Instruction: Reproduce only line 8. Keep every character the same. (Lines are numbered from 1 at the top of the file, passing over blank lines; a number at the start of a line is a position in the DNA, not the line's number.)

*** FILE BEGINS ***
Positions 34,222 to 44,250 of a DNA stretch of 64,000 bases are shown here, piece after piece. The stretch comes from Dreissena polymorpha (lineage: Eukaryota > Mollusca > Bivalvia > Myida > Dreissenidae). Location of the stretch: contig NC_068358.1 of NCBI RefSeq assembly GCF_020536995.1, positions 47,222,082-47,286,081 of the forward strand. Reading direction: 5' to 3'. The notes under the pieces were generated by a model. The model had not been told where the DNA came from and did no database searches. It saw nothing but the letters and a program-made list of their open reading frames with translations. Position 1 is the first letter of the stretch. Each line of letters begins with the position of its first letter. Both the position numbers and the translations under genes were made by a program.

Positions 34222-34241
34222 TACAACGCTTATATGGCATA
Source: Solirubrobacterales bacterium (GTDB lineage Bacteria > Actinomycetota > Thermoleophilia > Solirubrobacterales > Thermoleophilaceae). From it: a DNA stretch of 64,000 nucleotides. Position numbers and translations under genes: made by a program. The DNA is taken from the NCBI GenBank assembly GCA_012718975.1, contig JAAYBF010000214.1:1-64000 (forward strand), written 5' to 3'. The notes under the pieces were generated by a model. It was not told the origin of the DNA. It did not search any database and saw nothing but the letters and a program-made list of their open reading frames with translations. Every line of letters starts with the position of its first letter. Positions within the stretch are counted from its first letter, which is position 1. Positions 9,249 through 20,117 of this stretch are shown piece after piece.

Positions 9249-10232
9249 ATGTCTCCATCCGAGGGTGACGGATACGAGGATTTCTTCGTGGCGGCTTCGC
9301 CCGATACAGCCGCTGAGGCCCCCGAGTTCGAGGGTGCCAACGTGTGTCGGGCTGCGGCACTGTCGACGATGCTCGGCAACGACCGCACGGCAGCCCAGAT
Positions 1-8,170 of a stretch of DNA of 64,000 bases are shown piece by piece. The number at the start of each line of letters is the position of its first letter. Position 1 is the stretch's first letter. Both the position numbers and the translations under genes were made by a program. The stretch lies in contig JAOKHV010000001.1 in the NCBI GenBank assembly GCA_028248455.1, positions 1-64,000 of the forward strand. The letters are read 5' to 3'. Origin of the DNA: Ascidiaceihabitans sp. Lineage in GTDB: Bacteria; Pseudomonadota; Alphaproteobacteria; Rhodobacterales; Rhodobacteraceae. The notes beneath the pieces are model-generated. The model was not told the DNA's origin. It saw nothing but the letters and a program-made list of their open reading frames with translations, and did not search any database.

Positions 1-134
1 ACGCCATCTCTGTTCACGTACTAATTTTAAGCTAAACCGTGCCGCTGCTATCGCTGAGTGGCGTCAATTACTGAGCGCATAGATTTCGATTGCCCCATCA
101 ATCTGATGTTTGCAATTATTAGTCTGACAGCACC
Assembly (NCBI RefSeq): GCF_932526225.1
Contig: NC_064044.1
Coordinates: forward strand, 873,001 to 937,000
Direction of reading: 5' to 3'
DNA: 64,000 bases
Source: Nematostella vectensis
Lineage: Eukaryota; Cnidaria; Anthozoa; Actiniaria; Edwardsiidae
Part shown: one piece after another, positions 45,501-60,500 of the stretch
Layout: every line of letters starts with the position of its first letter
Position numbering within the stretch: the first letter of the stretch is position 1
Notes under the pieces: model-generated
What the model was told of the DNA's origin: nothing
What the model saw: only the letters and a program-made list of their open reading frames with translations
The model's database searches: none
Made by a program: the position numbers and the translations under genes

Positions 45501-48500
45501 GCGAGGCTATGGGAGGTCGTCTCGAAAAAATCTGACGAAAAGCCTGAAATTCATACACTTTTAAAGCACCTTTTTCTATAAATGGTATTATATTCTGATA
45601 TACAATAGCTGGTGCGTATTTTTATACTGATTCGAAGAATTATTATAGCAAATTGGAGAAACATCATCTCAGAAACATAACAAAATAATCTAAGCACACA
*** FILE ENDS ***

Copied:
Positions 1-8,170 of a stretch of DNA of 64,000 bases are shown piece by piece. The number at the start of each line of letters is the position of its first letter. Position 1 is the stretch's first letter. Both the position numbers and the translations under genes were made by a program. The stretch lies in contig JAOKHV010000001.1 in the NCBI GenBank assembly GCA_028248455.1, positions 1-64,000 of the forward strand. The letters are read 5' to 3'. Origin of the DNA: Ascidiaceihabitans sp. Lineage in GTDB: Bacteria; Pseudomonadota; Alphaproteobacteria; Rhodobacterales; Rhodobacteraceae. The notes beneath the pieces are model-generated. The model was not told the DNA's origin. It saw nothing but the letters and a program-made list of their open reading frames with translations, and did not search any database.